Well you may have guessed it, it actually appears right over here, at the very end of Sefer Bereishit, when Yaakov blesses - wouldn't you know it - Reuven, his actual Bechor. And at the end of his life, after the whole story, it actually says about him; Reuven bechori atah - Reuven you are my firstborn child; Kochi v'reishit oni - here are these words, you are the first of my strength, the first of my loins. Or in the JPS English, the first fruits of my strength. So the only other time we have this - just to color code it appropriately - the only two times in all of Tanach that we have this is right over here when Yaakov talks about Reuven. Coincidence? Hard to say so. Over here who is the Senu'ah? It's Leah. She has a child, the Ben Habechor, turns out to be Reuven. Later on the same phrase we call him Reishit Ono, really sounds like we're borrowing from the story of Yaakov, Rachel and Leah, and of course, the birth of their children.
But the truth is, there's more evidence that supports this. Let's get back to the other two phrases. Remember there were four phrases here that seemed to resonate with us? Here are the four, so let's come back to the other two, which we haven't looked at. We've looked at the ends - we've looked at the beginning phrase over here and the end phrase, now let's begin to look at these two phrases; Yakir and Yimotzeh - shall acknowledge and he has. Both of these, by the way, bad translations. Yakir is going to mean recognize, as we talked about before, and Yimotzeh means in everything that is found to the father. So we talked about that, why these strange phrases? That he should recognize the firstborn to give him a double portion? Just say he should give him a double portion. Recognize and found. Recognize and found. Where we do have the words recognize and found? Where do we have Yakir and Yimotzeh together?
Well, you guessed it, it's actually the story of Joseph and his brothers. It's right over here. It's when the brothers after they put Joseph in the pit, after they sell him, and they're looking for an alibi, what are we going to tell Father, they then go and they slaughter the goat, they put the blood of the goat on the coat and they present it to the father, and what do they say? Zot matzanu - this we found; Haker nah - recognize please. Found, recognize. Found, recognize. It's like - what's going on? What's going on is that Devarim - Deuteronomy, is borrowing all of this from the Joseph story, and it's actually using the Joseph story as a kind of commentary to explain to you what's happening in Devarim. Or better, you might say, Devarim is acting as a kind of commentary to explain what's going on in Bereishit. You can actually read Devarim as a kind of commentary.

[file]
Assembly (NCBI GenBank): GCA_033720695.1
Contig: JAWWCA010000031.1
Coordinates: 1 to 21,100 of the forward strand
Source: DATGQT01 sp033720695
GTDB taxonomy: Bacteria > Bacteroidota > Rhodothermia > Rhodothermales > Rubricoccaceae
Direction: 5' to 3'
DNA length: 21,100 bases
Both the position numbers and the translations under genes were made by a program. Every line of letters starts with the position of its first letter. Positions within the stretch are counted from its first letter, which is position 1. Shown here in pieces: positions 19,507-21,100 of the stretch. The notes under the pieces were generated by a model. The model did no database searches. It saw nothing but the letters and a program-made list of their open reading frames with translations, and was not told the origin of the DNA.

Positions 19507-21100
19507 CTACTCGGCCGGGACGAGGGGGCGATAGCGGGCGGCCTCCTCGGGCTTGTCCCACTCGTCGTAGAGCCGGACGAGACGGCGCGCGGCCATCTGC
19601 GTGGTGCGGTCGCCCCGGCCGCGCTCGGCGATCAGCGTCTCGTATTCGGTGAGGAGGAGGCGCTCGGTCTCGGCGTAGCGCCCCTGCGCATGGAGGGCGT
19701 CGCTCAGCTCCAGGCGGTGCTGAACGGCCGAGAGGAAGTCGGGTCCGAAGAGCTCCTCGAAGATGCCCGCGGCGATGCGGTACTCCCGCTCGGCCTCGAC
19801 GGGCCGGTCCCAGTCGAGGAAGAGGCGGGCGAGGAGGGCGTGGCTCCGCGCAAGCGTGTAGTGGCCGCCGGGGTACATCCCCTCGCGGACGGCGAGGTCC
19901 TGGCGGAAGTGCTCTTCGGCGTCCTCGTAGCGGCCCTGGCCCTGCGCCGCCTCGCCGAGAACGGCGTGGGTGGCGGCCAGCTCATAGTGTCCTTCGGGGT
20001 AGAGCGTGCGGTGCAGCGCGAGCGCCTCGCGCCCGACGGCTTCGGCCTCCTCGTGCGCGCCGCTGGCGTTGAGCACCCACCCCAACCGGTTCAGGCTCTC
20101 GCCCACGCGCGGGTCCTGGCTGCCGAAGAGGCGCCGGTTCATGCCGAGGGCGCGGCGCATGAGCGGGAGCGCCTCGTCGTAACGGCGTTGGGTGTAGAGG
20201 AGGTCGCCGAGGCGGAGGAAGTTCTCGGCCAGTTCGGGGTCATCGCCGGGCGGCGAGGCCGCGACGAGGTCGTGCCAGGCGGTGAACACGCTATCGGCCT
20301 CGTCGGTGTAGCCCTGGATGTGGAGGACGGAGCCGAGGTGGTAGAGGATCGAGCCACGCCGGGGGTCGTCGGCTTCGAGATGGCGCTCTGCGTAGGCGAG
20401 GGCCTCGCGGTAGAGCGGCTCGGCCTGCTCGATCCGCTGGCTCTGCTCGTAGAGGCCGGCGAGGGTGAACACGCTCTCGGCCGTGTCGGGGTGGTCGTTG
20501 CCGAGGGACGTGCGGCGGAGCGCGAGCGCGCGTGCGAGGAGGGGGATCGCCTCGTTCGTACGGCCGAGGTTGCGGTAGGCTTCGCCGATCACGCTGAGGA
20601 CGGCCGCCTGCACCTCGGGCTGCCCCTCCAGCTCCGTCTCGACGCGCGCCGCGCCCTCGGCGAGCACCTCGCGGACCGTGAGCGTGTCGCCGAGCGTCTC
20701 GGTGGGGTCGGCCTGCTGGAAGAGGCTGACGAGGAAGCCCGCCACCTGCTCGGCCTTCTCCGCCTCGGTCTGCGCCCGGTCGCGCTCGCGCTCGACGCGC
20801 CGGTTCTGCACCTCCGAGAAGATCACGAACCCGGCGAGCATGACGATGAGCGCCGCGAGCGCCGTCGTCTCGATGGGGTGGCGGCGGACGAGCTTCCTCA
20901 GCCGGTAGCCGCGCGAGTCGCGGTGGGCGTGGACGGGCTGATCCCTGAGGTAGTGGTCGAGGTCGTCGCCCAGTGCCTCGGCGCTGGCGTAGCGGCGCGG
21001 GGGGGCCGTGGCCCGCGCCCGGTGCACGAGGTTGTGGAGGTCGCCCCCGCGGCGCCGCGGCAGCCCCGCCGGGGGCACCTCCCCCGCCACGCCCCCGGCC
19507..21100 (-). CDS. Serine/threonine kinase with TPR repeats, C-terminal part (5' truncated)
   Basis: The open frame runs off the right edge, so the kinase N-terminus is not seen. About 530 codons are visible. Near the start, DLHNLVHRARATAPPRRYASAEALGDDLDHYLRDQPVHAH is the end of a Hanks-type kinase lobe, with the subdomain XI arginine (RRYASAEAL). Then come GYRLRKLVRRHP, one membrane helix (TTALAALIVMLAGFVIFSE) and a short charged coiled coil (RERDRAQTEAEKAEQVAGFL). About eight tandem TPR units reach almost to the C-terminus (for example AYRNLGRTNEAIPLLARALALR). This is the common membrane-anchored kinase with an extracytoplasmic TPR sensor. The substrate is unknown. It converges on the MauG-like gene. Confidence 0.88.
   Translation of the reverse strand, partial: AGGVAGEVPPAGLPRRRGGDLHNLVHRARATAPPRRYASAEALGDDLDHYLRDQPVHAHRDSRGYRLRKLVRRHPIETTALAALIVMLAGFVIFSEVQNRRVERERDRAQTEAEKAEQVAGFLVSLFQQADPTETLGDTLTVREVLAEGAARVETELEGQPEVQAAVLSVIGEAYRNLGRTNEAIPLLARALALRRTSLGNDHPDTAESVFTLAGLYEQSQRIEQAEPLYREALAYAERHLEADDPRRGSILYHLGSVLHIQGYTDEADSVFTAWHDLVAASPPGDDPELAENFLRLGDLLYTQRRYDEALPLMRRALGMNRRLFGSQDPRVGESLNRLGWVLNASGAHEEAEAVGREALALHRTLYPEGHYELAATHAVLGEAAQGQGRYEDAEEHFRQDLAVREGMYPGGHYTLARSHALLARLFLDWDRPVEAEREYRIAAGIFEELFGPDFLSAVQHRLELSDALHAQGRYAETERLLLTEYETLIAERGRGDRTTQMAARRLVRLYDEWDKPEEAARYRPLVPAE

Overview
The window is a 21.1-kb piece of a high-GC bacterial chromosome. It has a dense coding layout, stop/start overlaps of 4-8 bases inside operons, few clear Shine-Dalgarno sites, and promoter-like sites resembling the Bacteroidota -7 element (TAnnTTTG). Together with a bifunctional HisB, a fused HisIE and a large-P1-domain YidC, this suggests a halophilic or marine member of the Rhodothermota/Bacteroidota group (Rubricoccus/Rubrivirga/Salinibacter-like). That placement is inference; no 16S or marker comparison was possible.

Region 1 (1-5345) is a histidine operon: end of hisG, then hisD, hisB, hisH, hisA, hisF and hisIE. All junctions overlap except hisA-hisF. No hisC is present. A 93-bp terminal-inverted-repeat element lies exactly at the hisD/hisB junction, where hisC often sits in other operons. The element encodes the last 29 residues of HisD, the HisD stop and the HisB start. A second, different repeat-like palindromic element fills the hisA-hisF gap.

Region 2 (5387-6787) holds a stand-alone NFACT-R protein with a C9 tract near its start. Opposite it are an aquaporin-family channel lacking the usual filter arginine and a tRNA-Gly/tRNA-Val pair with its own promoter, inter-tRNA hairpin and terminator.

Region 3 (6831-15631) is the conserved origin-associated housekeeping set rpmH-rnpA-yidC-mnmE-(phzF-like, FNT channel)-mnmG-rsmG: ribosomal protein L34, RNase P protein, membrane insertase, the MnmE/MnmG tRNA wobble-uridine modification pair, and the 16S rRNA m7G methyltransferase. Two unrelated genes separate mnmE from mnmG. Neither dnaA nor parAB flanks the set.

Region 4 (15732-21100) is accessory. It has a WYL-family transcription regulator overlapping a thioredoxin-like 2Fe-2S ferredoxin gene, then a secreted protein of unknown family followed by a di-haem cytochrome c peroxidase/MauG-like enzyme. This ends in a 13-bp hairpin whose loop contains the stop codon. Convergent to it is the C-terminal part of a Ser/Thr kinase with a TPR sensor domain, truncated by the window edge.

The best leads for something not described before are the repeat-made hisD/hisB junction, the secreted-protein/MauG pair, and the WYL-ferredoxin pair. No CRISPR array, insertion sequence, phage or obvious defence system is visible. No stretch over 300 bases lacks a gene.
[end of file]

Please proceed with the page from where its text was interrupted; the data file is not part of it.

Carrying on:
Let's go back and read the whole thing now; When a man will have two wives, one which he loves, one that he doesn't love as much. Who are we talking about? We're talking about Yaakov, we're talking about Leah. It turns out that Leah has the Bechor, that happens to be Reuven. Then what does the Torah say? It's as if the Torah is seemingly expressing its disapproval, sort of siding with the brothers. Then what does the Torah say? Vehaya b'yom hanchilo et banav - it turns out that on the day that the father - in this case Yaakov - portions his inheritance to his children; Loh yuchal levaker et ben ha'ahuva al pnei ben hasenu'ah habechor - he cannot make the Ben Ha'ahuva - the love child - who is this? This is going to be Yosef, the firstborn child of the loved wife, that's going to be the firstborn child of Rachel. He shall not make Yosef the Bechor; Al pnei ben hasenu'ah habechor - instead of the child of the Senu'ah, the child of Leah; Habechor - who is in fact the real Bechor, who is going to be Reuven. Rather; Ki et habechor ben hasenu'ah yakir - rather he must recognize - there are these words from the sale of Joseph - the true right of who? Of Reuven. To give him the double portion; B'chol asher yimotzeh lo - in all that is found to him. Yakir and Yimotzeh, the words that echo from the sale of Joseph.
What does that mean? If we go back again, let's just look at how those words are used in the sale of Joseph, and you're going to see that Devarim is actually telling you how to understand what's happening in the sale of Yosef. I'd actually like you to do that right now. Go back - let me put it up on the screen for you - and compare these phrases. Compare these words. How do you think that Sefer Devarim - Deuteronomy over here, is acting as a commentary to explain what it is that the brothers mean? It's almost like these are code words - it's as if Devarim is telling you how to interpret these words. Just plug the way these words are used in Deuteronomy and then take those meanings and plug them into here and you actually get a fascinating idea. What is it that emerges here?